If your transaction are only 1 query deep, why use them at all? An
individual query is already atomic, regardless of table type/server
- michael dkyman
On 9/17/07, Robert DiFalco <rdifalco@stripped> wrote:
> While it is functionally equivalent I wonder if it the code paths taken
> are the same. I suppose for both commit and rollback mysql would have to
> look for any pending work, if there were none both would do nothing.
> That's what makes me think that there is probably no performance
> difference between the two. I ask this because my programmers like to do
> con = ...
> queryOnlyWith( con );
> And I wanted to make sure that this would perform the same and act the
> same as issuing a commit (unless there was an exception but I'm not
> analyzing that case).
> -----Original Message-----
> From: Baron Schwartz [mailto:baron@stripped]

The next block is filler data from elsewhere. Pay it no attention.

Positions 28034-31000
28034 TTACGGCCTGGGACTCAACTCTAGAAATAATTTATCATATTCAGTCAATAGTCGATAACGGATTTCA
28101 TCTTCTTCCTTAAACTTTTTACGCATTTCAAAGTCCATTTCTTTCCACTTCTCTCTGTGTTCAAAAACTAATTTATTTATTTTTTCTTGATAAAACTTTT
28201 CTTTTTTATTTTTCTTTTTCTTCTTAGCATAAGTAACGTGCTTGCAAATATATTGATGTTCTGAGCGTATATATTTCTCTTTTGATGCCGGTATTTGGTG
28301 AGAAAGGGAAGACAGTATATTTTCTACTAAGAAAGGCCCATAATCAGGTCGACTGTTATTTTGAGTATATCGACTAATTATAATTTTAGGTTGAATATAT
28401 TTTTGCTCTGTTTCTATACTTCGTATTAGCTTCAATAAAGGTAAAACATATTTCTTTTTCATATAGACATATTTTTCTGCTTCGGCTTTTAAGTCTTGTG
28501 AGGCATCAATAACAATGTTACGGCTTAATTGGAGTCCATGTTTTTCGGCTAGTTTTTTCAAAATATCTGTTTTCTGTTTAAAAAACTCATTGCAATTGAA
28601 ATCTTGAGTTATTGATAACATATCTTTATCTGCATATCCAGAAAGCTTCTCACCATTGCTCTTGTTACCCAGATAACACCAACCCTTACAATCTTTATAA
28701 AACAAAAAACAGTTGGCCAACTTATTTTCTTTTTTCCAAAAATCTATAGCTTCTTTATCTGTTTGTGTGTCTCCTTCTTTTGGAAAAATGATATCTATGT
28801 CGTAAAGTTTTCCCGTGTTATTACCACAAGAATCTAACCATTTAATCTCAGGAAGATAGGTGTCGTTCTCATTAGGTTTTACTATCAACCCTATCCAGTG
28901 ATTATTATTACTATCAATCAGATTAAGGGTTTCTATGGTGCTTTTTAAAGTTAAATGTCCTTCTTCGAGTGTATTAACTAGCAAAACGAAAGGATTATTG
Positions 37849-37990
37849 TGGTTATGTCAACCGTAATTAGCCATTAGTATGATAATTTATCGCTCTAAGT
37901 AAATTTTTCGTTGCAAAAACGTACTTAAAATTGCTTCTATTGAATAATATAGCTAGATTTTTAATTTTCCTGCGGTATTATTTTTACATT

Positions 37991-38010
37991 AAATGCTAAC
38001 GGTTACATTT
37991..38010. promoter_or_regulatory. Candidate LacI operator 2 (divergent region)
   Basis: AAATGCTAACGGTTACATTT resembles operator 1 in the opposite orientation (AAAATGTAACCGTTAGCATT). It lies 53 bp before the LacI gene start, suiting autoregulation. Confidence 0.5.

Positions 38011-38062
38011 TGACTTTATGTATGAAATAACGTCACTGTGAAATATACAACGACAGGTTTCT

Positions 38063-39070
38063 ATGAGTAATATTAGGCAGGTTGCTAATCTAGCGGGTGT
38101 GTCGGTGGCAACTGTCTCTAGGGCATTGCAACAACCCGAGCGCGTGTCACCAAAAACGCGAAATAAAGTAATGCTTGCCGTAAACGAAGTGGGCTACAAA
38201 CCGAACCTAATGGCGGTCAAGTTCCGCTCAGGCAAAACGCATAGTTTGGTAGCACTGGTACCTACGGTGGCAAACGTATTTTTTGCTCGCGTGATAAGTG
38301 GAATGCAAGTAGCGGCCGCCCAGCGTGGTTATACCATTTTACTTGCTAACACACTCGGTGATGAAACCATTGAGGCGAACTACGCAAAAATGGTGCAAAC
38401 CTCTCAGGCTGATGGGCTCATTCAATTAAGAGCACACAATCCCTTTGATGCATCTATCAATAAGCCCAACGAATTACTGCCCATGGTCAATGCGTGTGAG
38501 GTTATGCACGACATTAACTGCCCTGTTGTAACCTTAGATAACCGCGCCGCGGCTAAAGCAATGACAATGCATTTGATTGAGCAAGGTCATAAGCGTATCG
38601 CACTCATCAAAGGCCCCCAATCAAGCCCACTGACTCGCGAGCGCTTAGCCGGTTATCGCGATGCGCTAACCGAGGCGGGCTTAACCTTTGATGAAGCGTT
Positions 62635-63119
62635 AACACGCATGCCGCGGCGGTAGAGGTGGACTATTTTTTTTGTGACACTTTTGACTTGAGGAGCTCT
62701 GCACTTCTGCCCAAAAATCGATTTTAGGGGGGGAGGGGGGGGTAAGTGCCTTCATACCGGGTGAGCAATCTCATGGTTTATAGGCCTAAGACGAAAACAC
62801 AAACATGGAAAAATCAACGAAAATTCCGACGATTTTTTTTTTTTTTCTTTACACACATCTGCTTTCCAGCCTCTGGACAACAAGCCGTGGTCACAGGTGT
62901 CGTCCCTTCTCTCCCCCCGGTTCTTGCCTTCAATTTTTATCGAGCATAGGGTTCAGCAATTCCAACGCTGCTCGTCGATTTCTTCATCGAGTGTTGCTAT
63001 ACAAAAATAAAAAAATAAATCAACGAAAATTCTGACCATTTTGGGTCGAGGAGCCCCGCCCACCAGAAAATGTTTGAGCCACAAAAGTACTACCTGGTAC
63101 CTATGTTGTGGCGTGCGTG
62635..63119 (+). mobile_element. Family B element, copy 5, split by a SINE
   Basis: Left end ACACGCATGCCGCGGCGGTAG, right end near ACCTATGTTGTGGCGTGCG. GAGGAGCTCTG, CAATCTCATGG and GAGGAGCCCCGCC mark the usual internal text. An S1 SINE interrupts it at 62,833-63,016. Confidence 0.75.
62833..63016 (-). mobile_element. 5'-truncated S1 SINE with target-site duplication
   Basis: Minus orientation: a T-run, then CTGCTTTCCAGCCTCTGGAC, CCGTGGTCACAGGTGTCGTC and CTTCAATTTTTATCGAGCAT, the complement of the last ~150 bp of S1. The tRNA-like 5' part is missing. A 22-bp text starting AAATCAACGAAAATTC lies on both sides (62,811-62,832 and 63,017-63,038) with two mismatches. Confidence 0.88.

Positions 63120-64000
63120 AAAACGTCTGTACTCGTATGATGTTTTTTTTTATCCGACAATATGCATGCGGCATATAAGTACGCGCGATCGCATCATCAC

> Sent: Monday, September 17, 2007 2:36 PM
> To: Robert DiFalco
> Cc: mysql@stripped
> Subject: Re: Rollback on a Transaction with No Updates
> Robert DiFalco wrote:
> > Is there any difference between calling rollback or commit on a
> > transaction that did not alter data? For example, not a read-only
> > transaction but a transaction that only performed read-only selects.
> > Any difference in performance between calling rollback or commit? I
> > know they are functionally the same at the high level.
> The only thing I could think of was possibly rollback would leave open
> transaction and its read view if you are running in REPEATABLE READ
> isolation mode, whereas commit begins a new transaction and discards the
> read view. But I just tested that, and both commands start a new
> transaction and discard the read view.
> That's a long way of saying they are functionally equivalent as far as I
> know, as long as there are no changes to discard.
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- michael dykman
- All models are wrong. Some models are useful.